In line with these commitments, the group has implemented several initiatives to attract, train, mentor and coach - as well as employ - women in transport and logistics. For example, we have established a professional driver learnership for 40 women within Barloworld Transport, a business unit of Barloworld Logistics. The programme supports 45 women who are currently completing the National Certificate in Professional Driving. The participants come from all walks of life - most of them were unemployed, many had never driven a vehicle before.
To date, 18 participants now have a Code 14 license, while others are able to successfully maneuver and reverse a truck around the yard, with some already starting on-road training. Notably, Barloworld Transport has also been successful in recruiting and employing female crane operators.
As Barloworld Logistics continues with these pioneering initiatives, the company is aware that as an employer seeking to gradually transform the industry, it is critical to foster a fair and equitable workplace that effectively addresses male and female attitudes and needs.
Key insights and the road ahead
Credible global research on diversity and inclusion, and particularly gender equality, has made a significant contribution to business by demonstrating that the meaningful inclusion of women at all occupational levels leads to better business outcomes. As previously noted, this includes higher levels of productivity and safety, better customer service, greater employee satisfaction and engagement, higher financial returns and more profitable growth.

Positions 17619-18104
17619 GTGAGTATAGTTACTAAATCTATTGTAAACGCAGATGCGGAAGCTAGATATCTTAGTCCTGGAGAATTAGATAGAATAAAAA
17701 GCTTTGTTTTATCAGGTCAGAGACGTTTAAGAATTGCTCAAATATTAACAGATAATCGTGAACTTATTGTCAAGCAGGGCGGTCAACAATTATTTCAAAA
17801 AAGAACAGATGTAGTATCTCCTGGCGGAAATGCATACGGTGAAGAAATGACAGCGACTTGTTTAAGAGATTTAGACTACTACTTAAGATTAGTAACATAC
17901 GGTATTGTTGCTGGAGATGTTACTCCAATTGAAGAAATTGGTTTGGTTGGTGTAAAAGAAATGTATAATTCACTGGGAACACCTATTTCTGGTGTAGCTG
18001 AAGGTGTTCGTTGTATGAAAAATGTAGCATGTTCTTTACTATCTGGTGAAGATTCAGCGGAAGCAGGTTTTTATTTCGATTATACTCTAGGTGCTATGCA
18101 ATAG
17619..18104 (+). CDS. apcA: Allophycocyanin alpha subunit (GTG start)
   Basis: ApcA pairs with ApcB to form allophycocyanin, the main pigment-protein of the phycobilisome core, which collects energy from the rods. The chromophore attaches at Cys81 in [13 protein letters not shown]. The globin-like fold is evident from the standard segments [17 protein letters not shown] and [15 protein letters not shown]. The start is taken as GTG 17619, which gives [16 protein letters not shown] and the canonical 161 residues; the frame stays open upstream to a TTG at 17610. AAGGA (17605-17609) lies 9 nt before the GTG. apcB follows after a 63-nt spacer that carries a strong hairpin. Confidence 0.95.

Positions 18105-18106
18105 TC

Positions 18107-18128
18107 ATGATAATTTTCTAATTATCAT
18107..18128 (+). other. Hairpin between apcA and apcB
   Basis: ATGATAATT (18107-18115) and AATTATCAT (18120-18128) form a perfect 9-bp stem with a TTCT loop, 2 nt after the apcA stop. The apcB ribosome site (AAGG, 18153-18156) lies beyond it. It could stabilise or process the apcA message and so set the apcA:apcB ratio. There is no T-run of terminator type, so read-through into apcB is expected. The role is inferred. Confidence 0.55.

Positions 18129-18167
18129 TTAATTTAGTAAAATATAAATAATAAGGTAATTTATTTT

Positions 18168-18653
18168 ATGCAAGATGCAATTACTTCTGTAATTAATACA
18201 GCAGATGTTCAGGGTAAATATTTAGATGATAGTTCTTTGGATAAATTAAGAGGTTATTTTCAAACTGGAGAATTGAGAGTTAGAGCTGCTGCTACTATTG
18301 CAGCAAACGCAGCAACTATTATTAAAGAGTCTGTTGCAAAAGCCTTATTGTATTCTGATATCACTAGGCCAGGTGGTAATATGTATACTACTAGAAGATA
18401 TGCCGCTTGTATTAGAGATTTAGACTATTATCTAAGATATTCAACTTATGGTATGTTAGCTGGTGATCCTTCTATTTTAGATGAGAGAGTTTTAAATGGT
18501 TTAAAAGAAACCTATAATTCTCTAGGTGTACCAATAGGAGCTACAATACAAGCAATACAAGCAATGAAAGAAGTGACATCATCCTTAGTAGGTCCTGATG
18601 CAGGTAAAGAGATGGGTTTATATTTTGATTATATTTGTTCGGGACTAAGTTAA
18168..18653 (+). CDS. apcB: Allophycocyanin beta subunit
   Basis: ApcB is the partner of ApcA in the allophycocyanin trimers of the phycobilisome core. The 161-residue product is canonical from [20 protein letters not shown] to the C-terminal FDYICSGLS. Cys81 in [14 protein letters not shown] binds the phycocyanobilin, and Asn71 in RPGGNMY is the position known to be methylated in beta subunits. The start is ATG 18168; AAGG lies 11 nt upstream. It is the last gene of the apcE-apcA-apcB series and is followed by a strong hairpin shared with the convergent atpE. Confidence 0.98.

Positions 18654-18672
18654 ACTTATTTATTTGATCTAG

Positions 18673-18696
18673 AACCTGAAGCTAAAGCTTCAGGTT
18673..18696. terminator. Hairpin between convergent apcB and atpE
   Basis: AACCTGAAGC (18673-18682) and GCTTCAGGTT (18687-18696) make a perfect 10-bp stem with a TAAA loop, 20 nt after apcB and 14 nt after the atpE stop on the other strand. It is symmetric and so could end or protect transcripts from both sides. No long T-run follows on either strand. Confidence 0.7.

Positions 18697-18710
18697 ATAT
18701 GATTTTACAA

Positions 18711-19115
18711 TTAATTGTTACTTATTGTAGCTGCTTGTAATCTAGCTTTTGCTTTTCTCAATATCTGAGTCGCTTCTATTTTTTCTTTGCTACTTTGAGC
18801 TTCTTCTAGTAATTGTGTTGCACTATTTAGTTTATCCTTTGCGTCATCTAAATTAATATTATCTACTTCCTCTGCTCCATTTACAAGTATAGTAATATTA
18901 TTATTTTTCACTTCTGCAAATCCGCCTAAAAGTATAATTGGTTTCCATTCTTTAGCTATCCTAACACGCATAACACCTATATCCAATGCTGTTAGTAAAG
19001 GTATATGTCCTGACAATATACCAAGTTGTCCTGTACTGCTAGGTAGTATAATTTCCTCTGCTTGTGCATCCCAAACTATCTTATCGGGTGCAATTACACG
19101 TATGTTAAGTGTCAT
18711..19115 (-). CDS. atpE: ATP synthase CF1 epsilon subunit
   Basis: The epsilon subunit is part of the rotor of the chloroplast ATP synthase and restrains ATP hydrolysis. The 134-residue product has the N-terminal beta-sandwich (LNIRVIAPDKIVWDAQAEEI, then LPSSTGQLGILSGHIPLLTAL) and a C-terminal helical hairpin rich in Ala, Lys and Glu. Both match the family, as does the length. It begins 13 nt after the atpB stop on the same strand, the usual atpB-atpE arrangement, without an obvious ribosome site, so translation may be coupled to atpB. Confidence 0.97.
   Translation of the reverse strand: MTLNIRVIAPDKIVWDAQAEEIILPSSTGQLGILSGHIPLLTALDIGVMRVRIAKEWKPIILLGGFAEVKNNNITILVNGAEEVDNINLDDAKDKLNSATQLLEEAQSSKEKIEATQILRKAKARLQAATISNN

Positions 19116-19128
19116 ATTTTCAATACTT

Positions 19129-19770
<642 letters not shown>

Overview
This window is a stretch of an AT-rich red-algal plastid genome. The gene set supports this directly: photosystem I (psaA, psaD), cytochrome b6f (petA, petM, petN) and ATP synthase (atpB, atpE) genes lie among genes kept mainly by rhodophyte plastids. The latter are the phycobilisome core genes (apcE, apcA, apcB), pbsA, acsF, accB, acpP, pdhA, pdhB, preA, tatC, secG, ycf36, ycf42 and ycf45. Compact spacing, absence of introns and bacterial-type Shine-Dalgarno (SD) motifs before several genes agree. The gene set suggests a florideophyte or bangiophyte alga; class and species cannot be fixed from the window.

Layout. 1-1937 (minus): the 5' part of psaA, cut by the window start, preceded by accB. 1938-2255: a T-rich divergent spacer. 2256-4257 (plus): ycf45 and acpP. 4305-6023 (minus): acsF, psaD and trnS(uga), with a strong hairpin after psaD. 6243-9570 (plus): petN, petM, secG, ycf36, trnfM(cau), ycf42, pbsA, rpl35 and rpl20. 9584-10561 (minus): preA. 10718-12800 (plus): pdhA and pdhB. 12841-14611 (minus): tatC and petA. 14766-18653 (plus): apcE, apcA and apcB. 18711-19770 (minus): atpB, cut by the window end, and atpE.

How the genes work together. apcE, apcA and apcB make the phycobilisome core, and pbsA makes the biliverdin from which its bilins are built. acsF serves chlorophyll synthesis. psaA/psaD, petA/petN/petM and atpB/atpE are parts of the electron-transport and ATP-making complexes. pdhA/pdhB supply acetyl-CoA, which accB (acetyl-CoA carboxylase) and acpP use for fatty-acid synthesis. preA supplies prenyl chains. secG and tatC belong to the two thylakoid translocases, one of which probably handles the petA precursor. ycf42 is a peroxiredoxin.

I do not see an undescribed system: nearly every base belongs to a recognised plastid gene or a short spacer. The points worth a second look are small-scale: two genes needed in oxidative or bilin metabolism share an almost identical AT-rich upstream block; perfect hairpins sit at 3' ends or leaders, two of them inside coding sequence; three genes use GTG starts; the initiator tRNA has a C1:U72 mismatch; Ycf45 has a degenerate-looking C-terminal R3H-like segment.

These findings certainly carry over to the transport and logistics industry and thus present a unique opportunity for the industry to embrace this potential strategic advantage in the local market. Also, developments in technology, shifting demographic patterns and customer requirements play an important role, whereby the industry can actively leverage emerging opportunities to attract and employ women. Industries such as mining, engineering and construction have also recognised the importance and value of diversity and inclusion and are making promising progress in this regard.
To be clear, paving the road ahead for women in transport and logistics comes loaded with challenges and opportunities. Indeed, transforming the image of the industry, gender stereotypes and unfair workplace practices is not an easy task. However, with strong leadership commitment and action, it is possible to gradually remove barriers that prevent the broader participation of women in the industry. Our vision and strategic focus areas, as well as Barloworld Transport’s professional driver learnership for women, are tangible examples of commitment - at the highest levels - to promoting gender equity in the industry.
Looking forward, the inclusion of women in the transport and logistics industry is not only a business imperative but is increasingly part of a global push to promote inclusive and sustainable economic development.
About the author
Shirley Duma, director: human resources, Barloworld Logistics